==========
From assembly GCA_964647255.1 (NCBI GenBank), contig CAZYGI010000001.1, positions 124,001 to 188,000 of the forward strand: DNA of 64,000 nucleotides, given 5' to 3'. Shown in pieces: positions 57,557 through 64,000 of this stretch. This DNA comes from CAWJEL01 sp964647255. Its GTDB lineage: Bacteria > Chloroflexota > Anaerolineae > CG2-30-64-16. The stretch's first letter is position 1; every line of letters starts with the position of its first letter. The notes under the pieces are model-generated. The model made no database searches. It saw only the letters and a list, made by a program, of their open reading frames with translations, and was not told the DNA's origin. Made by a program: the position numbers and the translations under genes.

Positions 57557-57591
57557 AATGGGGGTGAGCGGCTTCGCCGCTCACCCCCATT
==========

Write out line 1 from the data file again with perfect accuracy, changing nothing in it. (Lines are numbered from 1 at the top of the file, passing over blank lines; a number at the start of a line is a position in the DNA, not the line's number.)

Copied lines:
From assembly GCA_964647255.1 (NCBI GenBank), contig CAZYGI010000001.1, positions 124,001 to 188,000 of the forward strand: DNA of 64,000 nucleotides, given 5' to 3'. Shown in pieces: positions 57,557 through 64,000 of this stretch. This DNA comes from CAWJEL01 sp964647255. Its GTDB lineage: Bacteria > Chloroflexota > Anaerolineae > CG2-30-64-16. The stretch's first letter is position 1; every line of letters starts with the position of its first letter. The notes under the pieces are model-generated. The model made no database searches. It saw only the letters and a list, made by a program, of their open reading frames with translations, and was not told the DNA's origin. Made by a program: the position numbers and the translations under genes.